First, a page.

The study of the AME church history reminds me of an heirloom quilt. Each patch is a symbol of past triumphs and struggles. It is a summation of life’s fires, earthquakes, storms, losses and victories. Most importantly, each patch is there as a reminder that “troubles don’t last always.” Read below to learn about the towering historical strength of the SC Emanuel AME Church.
The Emanuel AME Church is a part of one of the world’s largest African-American denominations. The African Methodist Episcopal Church or AMEC. Churches can be found on five continents and in 39 countries.
How did African Methodist Episcopal Church begin? During a service, blacks were “dragged from the altar” at St. George’s Methodist Episcopal Church while praying. Later, Richard Allen and others formed the Free African Society (FAS). It was a program designed to help runaway and newly freed slaves from any denomination. Founded in Philadelphia in 1787, the Freeman Society became the African Methodist Episcopal Church. The AMEC vision to “seek out, save the lost and serve the needy.” Today, Emanuel AME is keeping the vision alive. The gospel of Jesus Christ is still being made available for “all people” in the end times.
Emanuel AME Church was founded by Morris Brown and Denmark Vesey, in 1816. It is the oldest AMEC in the South. There was a disagreement about burial grounds. African American members moved their membership from the MEC in Charleston, South Carolina. In 1818, under the leadership of Morris Brown, the new congregation moved into their new church.
The Emanuel AME Church began to experience racial turmoil. Church raids were conducted. Church leaders and members were whipped, fined and jailed. Denmark Vesey and others were executed. Their plot to start an uprising was discovered.The new church was burned to the ground. Imprisoned without conviction, Morris Brown was released. He was joined by other members. They went to the church in Philadelphia. In 1834, Charleston banned all black churches. The remaining faithful few still managed to meet secretly.
After the Civil war the future of the Morris Brown and the Emanuel AME Church was set in motion. Bishop Daniel Payne placed Richard H. Cain as Pastor of the two congregations. Later, the church was rebuilt with the help of Denmark Vesey’s son, an architect. However, fourteen years later, the wooden church was destroyed again by an earthquake. It was rebuilt in 1891. Today, the sanctuary houses some of its original artifacts. It is able to seat almost 3,000 people.
In 1951, signs of new progress filled the sanctuary of Emanuel AME Church. The membership was growing. Almost $500,000 went toward outstanding renovations for the church. Sadly, in 1989, Hurricane Hugo dealt another unexpected blow. Major repairs had to be made.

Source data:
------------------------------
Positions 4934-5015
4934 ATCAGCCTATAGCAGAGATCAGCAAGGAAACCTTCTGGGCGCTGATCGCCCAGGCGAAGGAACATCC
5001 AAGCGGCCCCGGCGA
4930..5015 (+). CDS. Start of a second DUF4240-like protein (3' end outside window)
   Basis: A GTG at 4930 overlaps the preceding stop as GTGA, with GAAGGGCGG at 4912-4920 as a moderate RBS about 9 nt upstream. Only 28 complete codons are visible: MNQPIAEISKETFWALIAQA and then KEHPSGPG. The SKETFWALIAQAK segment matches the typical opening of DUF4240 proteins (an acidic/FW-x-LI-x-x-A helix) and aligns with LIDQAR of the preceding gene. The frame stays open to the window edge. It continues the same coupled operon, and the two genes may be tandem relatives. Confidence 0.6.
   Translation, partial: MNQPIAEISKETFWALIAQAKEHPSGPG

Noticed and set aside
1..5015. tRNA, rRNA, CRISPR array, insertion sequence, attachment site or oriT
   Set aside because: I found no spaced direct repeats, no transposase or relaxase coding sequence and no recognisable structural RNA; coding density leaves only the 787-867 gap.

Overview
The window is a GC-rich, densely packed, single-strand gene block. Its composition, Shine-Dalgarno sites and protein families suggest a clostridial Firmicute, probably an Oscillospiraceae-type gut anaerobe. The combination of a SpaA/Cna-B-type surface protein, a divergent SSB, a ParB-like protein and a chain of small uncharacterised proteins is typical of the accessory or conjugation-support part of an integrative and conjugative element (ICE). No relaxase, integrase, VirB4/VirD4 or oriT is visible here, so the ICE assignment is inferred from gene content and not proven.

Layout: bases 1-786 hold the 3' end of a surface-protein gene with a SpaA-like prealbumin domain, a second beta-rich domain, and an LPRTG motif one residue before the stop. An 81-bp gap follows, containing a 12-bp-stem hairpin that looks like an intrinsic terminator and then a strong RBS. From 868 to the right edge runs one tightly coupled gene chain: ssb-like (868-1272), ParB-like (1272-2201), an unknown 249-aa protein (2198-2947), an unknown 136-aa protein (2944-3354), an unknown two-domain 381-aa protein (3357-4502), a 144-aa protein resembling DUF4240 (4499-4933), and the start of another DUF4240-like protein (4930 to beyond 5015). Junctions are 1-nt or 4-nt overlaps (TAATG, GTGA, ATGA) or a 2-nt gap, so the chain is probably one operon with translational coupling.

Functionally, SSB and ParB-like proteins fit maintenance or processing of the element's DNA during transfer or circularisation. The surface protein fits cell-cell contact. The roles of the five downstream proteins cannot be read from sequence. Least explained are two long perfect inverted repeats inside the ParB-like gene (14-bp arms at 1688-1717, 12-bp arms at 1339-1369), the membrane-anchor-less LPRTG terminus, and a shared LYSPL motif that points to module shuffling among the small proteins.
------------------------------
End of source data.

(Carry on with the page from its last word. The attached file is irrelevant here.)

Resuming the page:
Emanuel AME Church was active in community affairs. It has been the site of voter registration meetings and hospital strikes. Emanuel has hosted well-known Black and white speakers and visitors such as Martin Luther King Jr. It has provided support for charities, local art shows, concerts, black historical events and more.
“upon this rock I will build my church, and all the powers of hell will not conquer it”
In spite of its past fires, earthquakes, storms and recent tragic losses of its Pastor and nine members, Emanuel AME Church still stands as being “more than a conqueror.” As in Christ teaching from Matthew Chapter 16 verse 18 of the New Living Translation, “upon this rock I will build my church, and all the powers of hell will not conquer it.”
“They’ll Know We are Christians by Our Love”
It is quite fitting that “Emmanuel” meaning “God with us” was placed in the name of Emanuel AME Church. While mourning, those who remain extend forgiveness. Instead of hatred they choose to love. A very talented Christian hymn writer, Peter Scholtes, needed a song for an upcoming interracial church event. Sung by Christian song artists, Jars of Clay, Scholtes wrote the famous hymn “They’ll Know We are Christians by Our Love.” Scholtes always ended his letters with “Let there be peace in the world. “
At KNCB.ORG, we pause in memory of the ministry and life of Emanuel AME Church Pastor and deceased members…………………. Our prayers are with the “fruit that remains.”
How has the history of the Emanuel AME church or the AMEC organization impacted your life? Share your experiences. Share your testimonies. They will be greatly appreciated. Also visit us at KNCB.ORG for sermon videos, information about Azusa Street, Christian songs and more. Please like our page on Facebook.
©Vivian Caine – All Rights Reserved
Vivian, a born again Christian and an ordained minister loves to read, sing, play piano, write poems, songs and inspirational prose. As a retired educator, she loves working as an assistant for a thriving social media marketing global ministry.
Contact Vivian by email at: firstname.lastname@example.org
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